LeMoti, comprised of Mason Goldman and Erli Veizi hailing from Pittsburgh are on a mission to keep bass music not only alive, but thriving. Their take on the often played-out and faded-out (because everyone else has abandoned ship for trap) sound is a breath of fresh air. Never letting genres bind their creativity, LeMoti create spacial landscapes of bass, synths, glitch, and whatever else their hearts desire.
They just finished their debut EP “Hush Money” and stopped by for a quick chat.
Mason Goldman (M) and Erli Veizi (E)
What are both of your musical backgrounds and histories?
M: Growing up I listened to everything ranging from jazz and hip hop to R&B. What really got me into producing was one day when riding to school in the morning, listening to Jurassic 5 and the Beastie Boys, I realized how fascinating/awesome DJ Hurricane and Cut Chemist/ Nu-Mark were. Their abilities to grab samples from old soul/funk/jazz records and flip them into beats was mind boggling and ever since I heard them, I knew I wanted to do exactly just that.
E: For me, I was introduced to music when I was in the first grade through the classical world. I started taking piano lessons at the age of 6 and continued through high school and eventually it led me to a move to Pittsburgh, where I attended Duquesne University and graduated with a degree in Piano Performance and Music Technology. Even though my upbringing was very classically influenced, Hip Hop music has and will always be very close to me. Rappers like Biggie, Nas, Wu-Tang Clan, Jay-Z, 50 Cent and producers like The Neptunes, Timbaland, Dilla and Alchemist were constantly on my playlists. To me, creating that perfect and distinguishable drum sequence like Timbo or Pharrell was an art form that once I recognized, I wanted to achieve myself.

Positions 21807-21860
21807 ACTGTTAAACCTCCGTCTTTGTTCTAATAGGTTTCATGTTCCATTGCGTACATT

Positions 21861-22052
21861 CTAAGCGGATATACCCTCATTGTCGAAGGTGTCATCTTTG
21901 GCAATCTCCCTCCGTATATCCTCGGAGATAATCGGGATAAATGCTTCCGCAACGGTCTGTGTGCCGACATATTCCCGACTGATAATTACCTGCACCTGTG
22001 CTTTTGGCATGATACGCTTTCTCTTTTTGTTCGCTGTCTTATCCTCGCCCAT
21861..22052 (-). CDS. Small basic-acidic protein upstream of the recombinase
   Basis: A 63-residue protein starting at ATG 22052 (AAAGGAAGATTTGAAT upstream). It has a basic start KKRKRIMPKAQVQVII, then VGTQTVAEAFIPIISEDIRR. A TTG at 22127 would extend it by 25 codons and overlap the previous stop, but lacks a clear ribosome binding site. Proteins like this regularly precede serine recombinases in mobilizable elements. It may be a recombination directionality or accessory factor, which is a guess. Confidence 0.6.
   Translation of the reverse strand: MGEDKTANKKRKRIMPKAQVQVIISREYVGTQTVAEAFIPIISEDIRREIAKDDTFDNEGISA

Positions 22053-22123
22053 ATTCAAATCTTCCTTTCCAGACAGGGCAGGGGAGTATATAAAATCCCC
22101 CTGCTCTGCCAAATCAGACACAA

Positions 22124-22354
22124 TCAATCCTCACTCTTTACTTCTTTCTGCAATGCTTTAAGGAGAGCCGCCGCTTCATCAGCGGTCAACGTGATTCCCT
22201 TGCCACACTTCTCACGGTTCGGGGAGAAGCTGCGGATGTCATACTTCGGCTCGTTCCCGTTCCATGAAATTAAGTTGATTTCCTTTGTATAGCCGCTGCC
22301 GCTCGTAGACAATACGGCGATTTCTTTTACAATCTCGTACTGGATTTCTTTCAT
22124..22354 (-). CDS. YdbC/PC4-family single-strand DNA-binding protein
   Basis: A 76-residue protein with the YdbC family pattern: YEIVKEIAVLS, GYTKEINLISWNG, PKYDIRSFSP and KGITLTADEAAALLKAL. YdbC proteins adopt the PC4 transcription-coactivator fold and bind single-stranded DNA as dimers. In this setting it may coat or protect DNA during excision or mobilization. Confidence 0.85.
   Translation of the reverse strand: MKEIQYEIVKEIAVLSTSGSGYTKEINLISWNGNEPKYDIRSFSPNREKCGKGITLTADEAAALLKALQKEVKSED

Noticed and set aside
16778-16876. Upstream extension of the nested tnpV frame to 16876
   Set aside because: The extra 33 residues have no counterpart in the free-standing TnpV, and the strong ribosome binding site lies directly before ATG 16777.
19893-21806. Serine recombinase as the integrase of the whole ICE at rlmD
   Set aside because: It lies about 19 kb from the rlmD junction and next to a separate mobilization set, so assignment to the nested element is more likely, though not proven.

How would you describe your sound to people who have never heard your music before?
E+M: Our sound? Imagine Rick Ross driving his Maybach around the rings of Saturn.
I think your music is a perfect example of how genres are quickly disappearing in the electronic music world - what do you think the benefits are of this?
E+M: Thank you. The word “genre” isn’t really part of our everyday vocabulary. You aren’t being true to yourself or your art when your main focus is creating something that is in a particular kind of genre.
Music, like any art form, is more pure and honest when you don’t put yourself in a box.
When we start a song in the studio, we have some sort of idea of what we want the tune to be, but that decision isn’t made before we start. It is all in what you feel.
Where do you draw inspiration for your music?
E+M: Our inspiration derives from many places. Regular life, friends, relationships, hardships, literally anything. Nothing really in particular.
You just released the first single, “Hush Money” off of your upcoming debut EP. What was the most exciting part of making it?
E+M: We wrote the single “Hush Money” about 6-7 months ago or so, and it was honestly different then anything else we’d done so we decided to base the whole project off of it. We wanted to take people on a journey that doesn’t apply to just one particular style, so we made sure to not put ourselves in a box during the writing process and that definitely was the most exciting part about it.
What’s each of your favorite throwback songs?
M: Chingy – “Right Thur”, Jkwon – “Tipsy”
E: 50 Cent – “P.I.M.P”, The Notorious B.I.G – “Party & Bullshit”
M: Lately I have been enjoying illmind, ZHU, SBTRKT and Flamongo.
E: I have many, but in terms of older producers I would definitely say Alchemist, The Neptunes and Timbaland. New ones would be Lido, Fortune. and Losco.
What’s the biggest challenge as rising producers nowadays?
E+M: The biggest challenge is being a leader not a follower.
Nowadays music has been desensitized and just replicated everywhere.Its really difficult being original and creating something people haven’t heard of before, but that is our sole purpose.